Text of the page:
CHARLOTTE – November is National Alzheimer’s Disease Awareness Month and National Family Caregivers Month.
The Alzheimer’s Association’s Western Carolina Chapter and Eastern North Carolina Chapter are marking these events by recognizing and honoring the 358,000 family members and friends across North Carolina who are currently caring for a person living with Alzheimer’s or another form of dementia.
In 2020, friends and family of those with Alzheimer’s in North Carolina provided an estimated 517 million hours of unpaid care, a contribution valued at $7.3 billion. According to the 2021 Alzheimer’s Association Facts and Figures report, 83 percent of the help provided to older adults in the U.S. comes from family members, friends or other unpaid caregivers. And nearly half of all caregivers (48 percent) who provide help to older adults do so for someone with Alzheimer’s or another dementia. Caregivers of people with dementia report providing an average of 92 hours of care per month.
The demands of being an Alzheimer’s caregiver are all-encompassing and increase over time as the disease progresses. This month, the Alzheimer’s Association is encouraging people to recognize Alzheimer’s caregivers for all they do every day to support people with dementia.
“During this month and throughout the year, we celebrate the heroic contributions of Alzheimer’s and dementia caregivers, while also raising awareness about the unique challenges caregivers face,” said Katherine Lambert, CEO of the Alzheimer’s Association, Western Carolina Chapter. “Never have the efforts of caregivers been tested more than during the past year and a half. That is why we are committed to supporting caregivers now more than ever.”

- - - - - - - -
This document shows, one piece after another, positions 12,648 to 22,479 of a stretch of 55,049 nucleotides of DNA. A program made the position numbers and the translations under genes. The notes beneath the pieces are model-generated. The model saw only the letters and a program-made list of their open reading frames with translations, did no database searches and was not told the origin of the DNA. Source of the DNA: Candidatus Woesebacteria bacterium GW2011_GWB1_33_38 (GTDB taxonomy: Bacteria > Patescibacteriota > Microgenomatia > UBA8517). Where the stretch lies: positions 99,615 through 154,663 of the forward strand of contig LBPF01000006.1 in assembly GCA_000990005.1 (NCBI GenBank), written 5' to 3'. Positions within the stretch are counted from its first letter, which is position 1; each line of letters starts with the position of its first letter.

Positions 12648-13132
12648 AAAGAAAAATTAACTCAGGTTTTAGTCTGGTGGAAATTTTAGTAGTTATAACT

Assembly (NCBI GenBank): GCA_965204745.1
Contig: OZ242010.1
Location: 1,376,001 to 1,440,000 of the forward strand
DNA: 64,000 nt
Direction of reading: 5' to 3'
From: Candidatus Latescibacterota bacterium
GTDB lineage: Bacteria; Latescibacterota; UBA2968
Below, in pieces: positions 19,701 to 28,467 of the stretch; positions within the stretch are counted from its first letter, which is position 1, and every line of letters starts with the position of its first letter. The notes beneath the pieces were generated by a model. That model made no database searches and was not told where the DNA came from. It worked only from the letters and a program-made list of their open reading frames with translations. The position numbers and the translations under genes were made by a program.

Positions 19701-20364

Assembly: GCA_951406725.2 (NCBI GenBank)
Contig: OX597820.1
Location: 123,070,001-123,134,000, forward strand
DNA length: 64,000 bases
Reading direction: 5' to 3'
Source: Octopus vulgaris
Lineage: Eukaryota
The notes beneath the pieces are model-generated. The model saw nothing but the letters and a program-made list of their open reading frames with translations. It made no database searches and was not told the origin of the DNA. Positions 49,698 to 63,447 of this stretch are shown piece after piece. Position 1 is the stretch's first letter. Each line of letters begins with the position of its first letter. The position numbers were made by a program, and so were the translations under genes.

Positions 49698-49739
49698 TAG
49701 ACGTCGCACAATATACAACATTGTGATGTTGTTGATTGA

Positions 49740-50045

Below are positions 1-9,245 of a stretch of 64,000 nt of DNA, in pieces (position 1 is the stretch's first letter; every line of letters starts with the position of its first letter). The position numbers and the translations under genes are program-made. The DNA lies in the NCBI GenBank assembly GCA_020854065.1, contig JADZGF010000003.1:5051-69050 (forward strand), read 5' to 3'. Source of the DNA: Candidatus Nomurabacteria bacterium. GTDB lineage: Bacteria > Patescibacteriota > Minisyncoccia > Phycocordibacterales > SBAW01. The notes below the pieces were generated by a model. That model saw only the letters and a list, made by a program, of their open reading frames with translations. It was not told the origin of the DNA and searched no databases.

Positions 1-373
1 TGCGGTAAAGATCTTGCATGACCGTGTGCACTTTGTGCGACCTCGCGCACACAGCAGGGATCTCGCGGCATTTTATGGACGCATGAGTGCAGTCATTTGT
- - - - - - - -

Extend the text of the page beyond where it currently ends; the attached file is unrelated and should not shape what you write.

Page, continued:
Caring for someone with Alzheimer’s or other dementias is exceptionally demanding and especially challenging. Providing help and support to caregivers can be easier than most people think. Even little acts can make a big difference. The Alzheimer’s Association offers the ideas below to encourage people to lend a hand to a caregiver this month and year-round:
8 Ways to support
• Learn: Educate yourself about Alzheimer’s disease and dementia – its symptoms, its progression and the common challenges facing caregivers. The more you know, the easier it will be to find ways to help.
• Build a Team: Organize family and friends who want to help with caregiving. The Alzheimer’s Association offers links to several free, online care calendar resources that families can use to build their care team, share takes and coordinate helpers.
• Give Caregivers a Break: Make a standing appointment to give the caregiver a break. Spend time with the person living with dementia and allow the caregiver a chance to run errands, go to their own doctor’s appointment, participate in a support group or engage in an activity that helps them recharge. Even one hour could make a big difference in providing the caregiver some relief.
• Check In: Many Alzheimer’s and dementia caregivers report feeling isolated or alone. So start the conversation – a phone call to check in, sending a note, or stopping by for a visit can make a big difference in a caregiver’s day and help them feel supported.
• Tackle the To-Do List: Ask for a list of errands that need to be run – such as picking up groceries or prescriptions. Offer to do yard work or other household chores. It can be hard for a caregiver to find time to complete these simple tasks that we often take for granted.